Camerawork that covers all perspectives and sound editing that makes every footstep resonant. And with those remarks, it doesn't have to be a one day chronicle of the psychopath to be intriguing. But it is, and - through inner dialogue and occasional music - a viewer can dive deep into the pandemonium that was released by society, and left to wonder until it chops yet another piece. Cold, realistic and disturbing.
Spoiler alert*this is one dark, messed up film. I do appreciate the expressionistic use of camera angles and amplified diagetic and extradiagetic sounds (footsteps, dripping water, etc). These along with the claustrophobic close ups and personal narration gives the film a subjectively psychopathic atmosphere. What's creepy about this film is the paradoxical nature of his sanity: his sadism stems from childhood angst.
While better than most human slasher flicks, this movie tried my patience a little...The premise is simple, but the choice of using the killer as the narrator gives us a glimpse into the causes and conditions that made him into a maniac who just "HAS" to kill, however the real horror here, is the institutional failures (i.e. mental health professionals and the justice system) that enabled the man to develop into this
Raw and terrifying look into the fucked-up brain of a psychopathic killer. A voiceover of the killer talks to us as he terrorizes and kills. A complete mind-fuck. The camerawork is dizzying and hypnotic often spinning and at other times attached directly in front of the killer as he runs around, a strange steadicam look right into the face of madness. ...oh, and that damn wiener dog was complicit... just sayin'...
This is a beautiful use of camera work. I like how Angst travel through spaces into the screen - and how it uses real time to bring us a little closer to madness. The voice overs work really well - it gives us a intimate look into the memories of killer man. Really nerving - this slow motion murder story.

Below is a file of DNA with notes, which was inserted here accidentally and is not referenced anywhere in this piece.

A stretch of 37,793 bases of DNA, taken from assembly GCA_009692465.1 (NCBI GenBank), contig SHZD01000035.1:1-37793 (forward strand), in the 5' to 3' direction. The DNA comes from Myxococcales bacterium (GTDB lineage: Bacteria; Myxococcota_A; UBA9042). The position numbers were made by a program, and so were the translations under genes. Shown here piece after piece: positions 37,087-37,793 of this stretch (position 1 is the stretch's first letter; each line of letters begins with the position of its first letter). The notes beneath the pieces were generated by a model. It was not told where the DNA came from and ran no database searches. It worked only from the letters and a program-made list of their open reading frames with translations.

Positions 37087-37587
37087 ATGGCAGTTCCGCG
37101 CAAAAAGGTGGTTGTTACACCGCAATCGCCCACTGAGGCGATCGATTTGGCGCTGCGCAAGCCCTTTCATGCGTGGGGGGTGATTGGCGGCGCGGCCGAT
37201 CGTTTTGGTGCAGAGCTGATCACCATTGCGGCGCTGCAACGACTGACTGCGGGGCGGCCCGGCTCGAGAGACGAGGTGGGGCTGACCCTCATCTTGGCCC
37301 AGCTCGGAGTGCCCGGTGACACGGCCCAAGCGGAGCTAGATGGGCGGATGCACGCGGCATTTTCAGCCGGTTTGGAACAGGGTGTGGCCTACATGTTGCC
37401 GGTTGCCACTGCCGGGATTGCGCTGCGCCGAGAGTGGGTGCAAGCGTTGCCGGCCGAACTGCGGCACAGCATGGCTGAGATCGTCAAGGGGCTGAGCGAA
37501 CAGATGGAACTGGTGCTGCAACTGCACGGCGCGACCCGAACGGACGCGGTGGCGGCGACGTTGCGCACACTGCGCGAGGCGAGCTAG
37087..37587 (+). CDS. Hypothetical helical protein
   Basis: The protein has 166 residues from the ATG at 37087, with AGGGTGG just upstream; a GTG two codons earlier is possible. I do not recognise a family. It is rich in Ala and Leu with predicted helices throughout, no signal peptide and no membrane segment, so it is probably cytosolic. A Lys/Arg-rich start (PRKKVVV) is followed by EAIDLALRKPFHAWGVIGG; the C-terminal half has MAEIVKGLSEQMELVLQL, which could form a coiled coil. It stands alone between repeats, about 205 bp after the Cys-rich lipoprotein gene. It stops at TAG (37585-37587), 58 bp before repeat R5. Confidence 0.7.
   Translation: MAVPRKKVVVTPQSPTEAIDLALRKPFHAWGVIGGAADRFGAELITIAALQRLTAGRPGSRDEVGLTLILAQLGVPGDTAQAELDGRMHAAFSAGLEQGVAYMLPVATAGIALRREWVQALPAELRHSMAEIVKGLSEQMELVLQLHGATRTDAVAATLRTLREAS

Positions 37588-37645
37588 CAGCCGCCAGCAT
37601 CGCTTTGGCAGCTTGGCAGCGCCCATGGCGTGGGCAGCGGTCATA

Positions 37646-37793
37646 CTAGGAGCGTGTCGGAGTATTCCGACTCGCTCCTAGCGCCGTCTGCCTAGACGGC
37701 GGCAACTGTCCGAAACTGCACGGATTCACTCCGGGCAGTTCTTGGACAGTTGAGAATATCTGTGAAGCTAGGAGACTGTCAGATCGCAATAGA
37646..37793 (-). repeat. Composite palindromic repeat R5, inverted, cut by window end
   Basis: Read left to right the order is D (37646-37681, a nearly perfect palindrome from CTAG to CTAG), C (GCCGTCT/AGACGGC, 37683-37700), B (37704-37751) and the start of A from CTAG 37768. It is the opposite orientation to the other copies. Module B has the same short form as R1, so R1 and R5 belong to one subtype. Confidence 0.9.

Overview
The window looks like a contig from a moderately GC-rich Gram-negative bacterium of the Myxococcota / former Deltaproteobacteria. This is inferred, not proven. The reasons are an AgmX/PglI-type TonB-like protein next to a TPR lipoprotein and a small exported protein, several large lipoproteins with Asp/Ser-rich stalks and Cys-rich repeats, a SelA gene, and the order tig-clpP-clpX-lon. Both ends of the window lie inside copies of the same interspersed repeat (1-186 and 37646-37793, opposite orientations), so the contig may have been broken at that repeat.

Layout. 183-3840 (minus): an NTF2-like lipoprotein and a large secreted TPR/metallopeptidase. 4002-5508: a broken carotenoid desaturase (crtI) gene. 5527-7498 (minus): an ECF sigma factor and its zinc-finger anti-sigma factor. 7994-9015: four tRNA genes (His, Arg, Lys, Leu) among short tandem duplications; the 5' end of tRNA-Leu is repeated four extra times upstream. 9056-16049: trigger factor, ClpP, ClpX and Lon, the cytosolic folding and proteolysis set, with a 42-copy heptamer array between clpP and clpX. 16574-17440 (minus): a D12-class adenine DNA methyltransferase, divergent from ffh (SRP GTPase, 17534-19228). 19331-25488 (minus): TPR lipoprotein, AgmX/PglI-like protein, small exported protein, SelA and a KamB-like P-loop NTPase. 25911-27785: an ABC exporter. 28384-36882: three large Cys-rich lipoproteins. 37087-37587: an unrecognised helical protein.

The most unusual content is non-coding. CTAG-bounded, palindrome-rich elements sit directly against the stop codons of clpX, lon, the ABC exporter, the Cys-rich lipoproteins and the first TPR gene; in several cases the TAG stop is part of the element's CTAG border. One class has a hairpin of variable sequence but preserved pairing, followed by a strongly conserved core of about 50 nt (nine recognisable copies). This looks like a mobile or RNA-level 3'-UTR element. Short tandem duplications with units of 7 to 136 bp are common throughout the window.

A killer's state of mind illustrated through parallel and an expressionistic setting. The lead actor gives so much to the roll, becoming almost goblin-like in the way he moves and acts. Beyond that, we're shown a man who kills to not only get back at his family, but to connect with them, and to purify himself of his perpetual angst, echoing the killer from Fritz Lang's 'M' so many years before it.
I love the opening scenes. Beautifully shot and the acting brings the character to such believable life. Up close-nearly first person shots put you in the character's shoes as though you are right there with him. This film features a deranged villain who is more than believable.
Entre "Funny Games" et "Henry : portrait d'un sérial-killer", une oeuvre balayée de folie et de mort, dont l'incroyable réalisation colle dramatiquement aux meurtriers et obsessionnels phantasmes du personnage principal interprété par un acteur étonnant. www.cinefiches.com
The film was well done considering it's non-fiction basis. Kargl maintained a true sense of horror with long shots that expounded on every gory detail. The movie's high angle shots and awkward close-ups that portray practicing psychopaths as creepy, conniving weasels rather than the sexy mysterious intellectuals Hollywood presents as of late. In these manners the cinematography proved appropriate and admirable.
An odd film about a sexual deviant that ends up going nowhere! Creepy! but that didn’t make it a horror film. Two of the three victims were so cartoonish it was difficult to take their murders seriously - the fate of the daughter was gruesome but lacked empathy. Everyone - the killer, his parents, stepfather, and his victims were twisted - even the cute dog was caught sniffing at the killer’s crotch after the rape.